AUSTIN - With the Texas House expected to approve a parks funding bill today, Environment Texas released a new report warning that many biologically important natural areas in Texas are threatened with development. The group used the report’s findings to call on the Legislature to appropriate at least $15 million per year to acquire threatened natural areas and protect them as state parks. Environment Texas also called on the Legislature not to eliminate park discounts for school, church and scout groups, as may be required in the current budget.
AUSTIN- Today, Environment Texas launched a 1250 mile road trip of their “State Parks Express” RV to draw attention to the Legislature’s continuing failure to give adequate funding to Texas’ state and local parks. The RV, which will travel to Midland, Lubbock, Amarillo, Waco and College Station, will stop outside the office of the local legislator and invite local citizens to come out for a “weenie roast for the parks.”
Exposure to dangerous toxic pollution from industrial facilities threatens communities in Texas and across the country, according to a new report released today by Environment Texas. A coalition of groups called on the Texas legislature and congress to take steps to protect the public’s right to know and to reduce emissions.
The report, Toxic Pollution and Health, uses information from the federal Toxic Release Inventory (TRI) to analyze toxic pollution linked to serious health problems such as cancer, birth defects or neurological damage. Due to a recent EPA action restricting the public’s right-to-know, today’s report may provide one of the last complete pictures of toxic pollution in Texas.
AUSTIN –A new analysis by Texas economist Dr. Ray Perryman finds that local parks in Texas contribute more than $5.5 billion to Texas’ economy and create more than 38,000 jobs. A coalition of parks directors and business and environmental leaders from across the state used the report’s conclusions to call on the Legislature to increase funding for parks by passing HB6 and SB252.
AUSTIN, TX -Environment Texas released a short film today highlighting the funding crisis in the Texas state parks system. Narrated by two-time Oscar nominee and Texas native Ethan Hawke, the film reveals a magnificent parks system beleaguered by lay-offs, dilapidated infrastructure, and proposals to sell or close as many as 18 parks. Hawke joined Environment Texas in calling on the Legislature to approve House Bill 6, which would increase funding for state and local parks by more than $90 million. AUSTIN, TX -Environment Texas released a short film today highlighting the funding crisis in the Texas state parks system. Narrated by two-time Oscar nominee and Texas native Ethan Hawke, the film reveals a magnificent parks system beleaguered by lay-offs, dilapidated infrastructure, and proposals to sell or close as many as 18 parks. Hawke joined Environment Texas in calling on the Legislature to approve House Bill 6, which would increase funding for state and local parks by more than $90 million.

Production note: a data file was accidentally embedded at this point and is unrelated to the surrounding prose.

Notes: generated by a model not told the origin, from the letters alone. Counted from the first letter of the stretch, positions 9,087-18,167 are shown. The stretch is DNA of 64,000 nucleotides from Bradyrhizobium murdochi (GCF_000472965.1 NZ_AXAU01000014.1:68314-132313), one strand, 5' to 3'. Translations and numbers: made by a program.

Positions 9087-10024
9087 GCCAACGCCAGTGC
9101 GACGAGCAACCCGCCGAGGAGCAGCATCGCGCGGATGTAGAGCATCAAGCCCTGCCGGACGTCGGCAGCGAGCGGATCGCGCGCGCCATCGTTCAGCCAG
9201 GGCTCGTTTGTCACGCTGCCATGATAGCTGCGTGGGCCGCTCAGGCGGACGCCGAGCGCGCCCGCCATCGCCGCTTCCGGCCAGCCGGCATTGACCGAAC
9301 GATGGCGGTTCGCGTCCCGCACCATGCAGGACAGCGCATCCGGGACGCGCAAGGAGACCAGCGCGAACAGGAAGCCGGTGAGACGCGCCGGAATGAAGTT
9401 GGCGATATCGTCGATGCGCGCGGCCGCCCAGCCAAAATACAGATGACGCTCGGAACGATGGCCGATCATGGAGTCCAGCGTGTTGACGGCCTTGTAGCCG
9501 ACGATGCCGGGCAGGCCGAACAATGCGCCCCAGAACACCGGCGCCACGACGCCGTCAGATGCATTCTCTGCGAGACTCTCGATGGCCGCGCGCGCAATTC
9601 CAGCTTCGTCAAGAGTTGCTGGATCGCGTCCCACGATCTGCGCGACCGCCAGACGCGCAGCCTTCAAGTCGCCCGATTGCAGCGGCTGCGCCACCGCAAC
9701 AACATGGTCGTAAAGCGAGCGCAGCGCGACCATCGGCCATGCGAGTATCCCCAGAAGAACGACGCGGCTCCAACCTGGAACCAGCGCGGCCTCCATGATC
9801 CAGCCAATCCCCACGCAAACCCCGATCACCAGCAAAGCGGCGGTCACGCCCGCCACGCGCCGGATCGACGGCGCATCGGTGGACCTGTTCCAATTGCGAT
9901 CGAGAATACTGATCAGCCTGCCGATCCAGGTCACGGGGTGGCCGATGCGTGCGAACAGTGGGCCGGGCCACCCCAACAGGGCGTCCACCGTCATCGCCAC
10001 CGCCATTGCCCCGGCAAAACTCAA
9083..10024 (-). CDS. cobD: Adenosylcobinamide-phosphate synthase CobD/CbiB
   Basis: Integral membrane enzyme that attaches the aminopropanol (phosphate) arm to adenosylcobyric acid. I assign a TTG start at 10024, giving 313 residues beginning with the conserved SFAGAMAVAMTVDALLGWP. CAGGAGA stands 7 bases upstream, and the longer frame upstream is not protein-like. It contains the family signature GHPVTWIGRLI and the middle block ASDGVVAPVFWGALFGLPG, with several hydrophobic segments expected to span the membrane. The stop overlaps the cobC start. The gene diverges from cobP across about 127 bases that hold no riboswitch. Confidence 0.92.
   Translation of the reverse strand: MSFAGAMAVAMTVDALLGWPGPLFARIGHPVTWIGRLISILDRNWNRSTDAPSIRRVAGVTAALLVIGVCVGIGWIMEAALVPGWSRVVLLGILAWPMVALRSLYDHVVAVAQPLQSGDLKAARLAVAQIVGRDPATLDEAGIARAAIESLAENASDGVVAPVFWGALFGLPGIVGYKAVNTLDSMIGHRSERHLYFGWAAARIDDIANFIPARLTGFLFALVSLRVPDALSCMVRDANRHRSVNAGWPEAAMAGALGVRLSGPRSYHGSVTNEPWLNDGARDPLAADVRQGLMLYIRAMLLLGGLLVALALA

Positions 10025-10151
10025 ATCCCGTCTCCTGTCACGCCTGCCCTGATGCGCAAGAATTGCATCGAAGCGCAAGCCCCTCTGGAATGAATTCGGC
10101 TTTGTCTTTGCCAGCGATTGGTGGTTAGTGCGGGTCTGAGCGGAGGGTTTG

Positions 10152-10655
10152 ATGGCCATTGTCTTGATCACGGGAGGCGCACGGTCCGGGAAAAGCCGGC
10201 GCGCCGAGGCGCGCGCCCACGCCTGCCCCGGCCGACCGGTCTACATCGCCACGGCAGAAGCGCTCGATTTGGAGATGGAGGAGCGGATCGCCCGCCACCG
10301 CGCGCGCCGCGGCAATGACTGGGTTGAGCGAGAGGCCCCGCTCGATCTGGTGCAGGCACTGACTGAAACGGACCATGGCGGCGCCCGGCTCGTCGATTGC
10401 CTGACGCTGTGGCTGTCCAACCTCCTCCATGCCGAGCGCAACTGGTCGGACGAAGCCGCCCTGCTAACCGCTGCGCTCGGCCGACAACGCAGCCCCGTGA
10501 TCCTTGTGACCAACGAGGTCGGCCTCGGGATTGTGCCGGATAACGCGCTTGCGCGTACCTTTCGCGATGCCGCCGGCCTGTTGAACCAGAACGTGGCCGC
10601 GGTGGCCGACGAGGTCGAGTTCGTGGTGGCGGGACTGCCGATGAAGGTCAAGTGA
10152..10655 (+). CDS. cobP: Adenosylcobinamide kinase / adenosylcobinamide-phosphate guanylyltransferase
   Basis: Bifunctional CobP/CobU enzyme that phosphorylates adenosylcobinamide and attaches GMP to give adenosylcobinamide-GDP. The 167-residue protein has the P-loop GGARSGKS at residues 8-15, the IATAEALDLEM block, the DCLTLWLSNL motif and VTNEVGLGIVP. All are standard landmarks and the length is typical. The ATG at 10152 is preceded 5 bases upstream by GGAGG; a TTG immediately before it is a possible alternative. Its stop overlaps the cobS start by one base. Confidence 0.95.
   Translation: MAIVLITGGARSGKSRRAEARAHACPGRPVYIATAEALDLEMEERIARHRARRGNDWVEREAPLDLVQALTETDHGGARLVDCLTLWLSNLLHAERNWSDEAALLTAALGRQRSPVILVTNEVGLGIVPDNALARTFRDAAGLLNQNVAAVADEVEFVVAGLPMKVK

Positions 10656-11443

“I was born in Texas and some of my best childhood memories are of camping in Texas parks with my dad, where he taught me all about the outdoors and showed me some of Texas’ most amazing natural areas,” said Ethan Hawke. “It’s appalling that the Texas Legislature has let the parks go without even the minimal support needed to maintain them.”
Hawke was born in Austin and grew up around Fort Worth, where his father took him camping and shooting at Eagle Mountain Lake. His grandfather Howard L. Green served in the Texas House of Representatives for ten years and was Tarrant County judge for another eight years. Environment Texas is a statewide citizens’ advocacy organization based in Austin and is working to get the Texas Legislature to create sustainable and substantial funding for the Texas parks system.
“With the right commitment from our politicians, Texas could have the world-class park system that we deserve. We owe it to our children, our neighbors and ourselves to preserve these vital parts of Texas history and keep just a little bit of Texas wild,” said Hawke.
From the desert wilderness of Big Bend Ranch State Park, to the bayous and live oaks of Brazos Bend State Park, the Texas state parks are home to some of the most breathtaking views in America. The parks also help protect drinking water supplies, wildlife habitats, and provide countless recreational opportunities.
While the overall state budget increased by 68 percent between 1990 and 2003, the Legislature slashed spending on state parks by 34 percent. Today, Texas is ranked 49th in the nation for spending on state parks. The cuts have forced the Texas Parks and Wildlife Department (TPWD) to lay off dozens of park rangers, close campgrounds, cancel plans to acquire environmentally sensitive lands and provide grants to local parks. In 2005, the agency even considered selling part of Big Bend Ranch State Park to raise additional funds. TPWD has announced that a new round of proposed cuts would mean the agency would have to close 18 state parks.
The movie can be viewed at www.EnvironmentTexas.org/center and at www.youtube.com.
Environment Texas Research and Policy Center is part of The Public Interest Network, which operates and supports organizations committed to a shared vision of a better world and a strategic approach to getting things done.